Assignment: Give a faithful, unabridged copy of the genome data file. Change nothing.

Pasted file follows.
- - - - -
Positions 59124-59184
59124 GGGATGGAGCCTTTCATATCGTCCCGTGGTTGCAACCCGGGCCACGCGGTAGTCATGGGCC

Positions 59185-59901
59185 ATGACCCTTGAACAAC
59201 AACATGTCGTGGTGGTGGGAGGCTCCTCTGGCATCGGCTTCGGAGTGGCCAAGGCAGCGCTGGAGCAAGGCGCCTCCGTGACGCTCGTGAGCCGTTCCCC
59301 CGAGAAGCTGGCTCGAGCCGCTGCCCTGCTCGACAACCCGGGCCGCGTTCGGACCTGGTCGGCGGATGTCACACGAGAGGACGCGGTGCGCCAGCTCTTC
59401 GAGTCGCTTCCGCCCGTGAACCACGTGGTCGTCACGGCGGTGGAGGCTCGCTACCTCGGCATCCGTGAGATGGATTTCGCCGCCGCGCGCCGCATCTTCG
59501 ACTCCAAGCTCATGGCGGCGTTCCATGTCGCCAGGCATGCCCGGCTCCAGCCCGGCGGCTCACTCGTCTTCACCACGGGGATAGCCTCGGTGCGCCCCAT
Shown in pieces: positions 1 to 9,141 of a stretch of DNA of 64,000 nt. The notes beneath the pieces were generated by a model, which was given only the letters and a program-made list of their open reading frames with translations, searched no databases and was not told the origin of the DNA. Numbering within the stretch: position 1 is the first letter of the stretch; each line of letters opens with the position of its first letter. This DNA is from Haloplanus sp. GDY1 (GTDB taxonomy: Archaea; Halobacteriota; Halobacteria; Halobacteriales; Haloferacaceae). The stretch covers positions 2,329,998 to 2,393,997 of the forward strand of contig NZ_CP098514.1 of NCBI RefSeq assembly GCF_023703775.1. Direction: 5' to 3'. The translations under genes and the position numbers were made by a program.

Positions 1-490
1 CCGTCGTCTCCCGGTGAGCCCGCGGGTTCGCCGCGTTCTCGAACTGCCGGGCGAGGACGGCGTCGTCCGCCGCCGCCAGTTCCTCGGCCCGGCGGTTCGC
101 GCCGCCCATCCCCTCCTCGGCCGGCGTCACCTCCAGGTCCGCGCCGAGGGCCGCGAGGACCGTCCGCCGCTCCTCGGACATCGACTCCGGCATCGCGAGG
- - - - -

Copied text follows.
Positions 59124-59184
59124 GGGATGGAGCCTTTCATATCGTCCCGTGGTTGCAACCCGGGCCACGCGGTAGTCATGGGCC

Positions 59185-59901
59185 ATGACCCTTGAACAAC
59201 AACATGTCGTGGTGGTGGGAGGCTCCTCTGGCATCGGCTTCGGAGTGGCCAAGGCAGCGCTGGAGCAAGGCGCCTCCGTGACGCTCGTGAGCCGTTCCCC
59301 CGAGAAGCTGGCTCGAGCCGCTGCCCTGCTCGACAACCCGGGCCGCGTTCGGACCTGGTCGGCGGATGTCACACGAGAGGACGCGGTGCGCCAGCTCTTC
59401 GAGTCGCTTCCGCCCGTGAACCACGTGGTCGTCACGGCGGTGGAGGCTCGCTACCTCGGCATCCGTGAGATGGATTTCGCCGCCGCGCGCCGCATCTTCG
59501 ACTCCAAGCTCATGGCGGCGTTCCATGTCGCCAGGCATGCCCGGCTCCAGCCCGGCGGCTCACTCGTCTTCACCACGGGGATAGCCTCGGTGCGCCCCAT
Shown in pieces: positions 1 to 9,141 of a stretch of DNA of 64,000 nt. The notes beneath the pieces were generated by a model, which was given only the letters and a program-made list of their open reading frames with translations, searched no databases and was not told the origin of the DNA. Numbering within the stretch: position 1 is the first letter of the stretch; each line of letters opens with the position of its first letter. This DNA is from Haloplanus sp. GDY1 (GTDB taxonomy: Archaea; Halobacteriota; Halobacteria; Halobacteriales; Haloferacaceae). The stretch covers positions 2,329,998 to 2,393,997 of the forward strand of contig NZ_CP098514.1 of NCBI RefSeq assembly GCF_023703775.1. Direction: 5' to 3'. The translations under genes and the position numbers were made by a program.

Positions 1-490
1 CCGTCGTCTCCCGGTGAGCCCGCGGGTTCGCCGCGTTCTCGAACTGCCGGGCGAGGACGGCGTCGTCCGCCGCCGCCAGTTCCTCGGCCCGGCGGTTCGC
101 GCCGCCCATCCCCTCCTCGGCCGGCGTCACCTCCAGGTCCGCGCCGAGGGCCGCGAGGACCGTCCGCCGCTCCTCGGACATCGACTCCGGCATCGCGAGG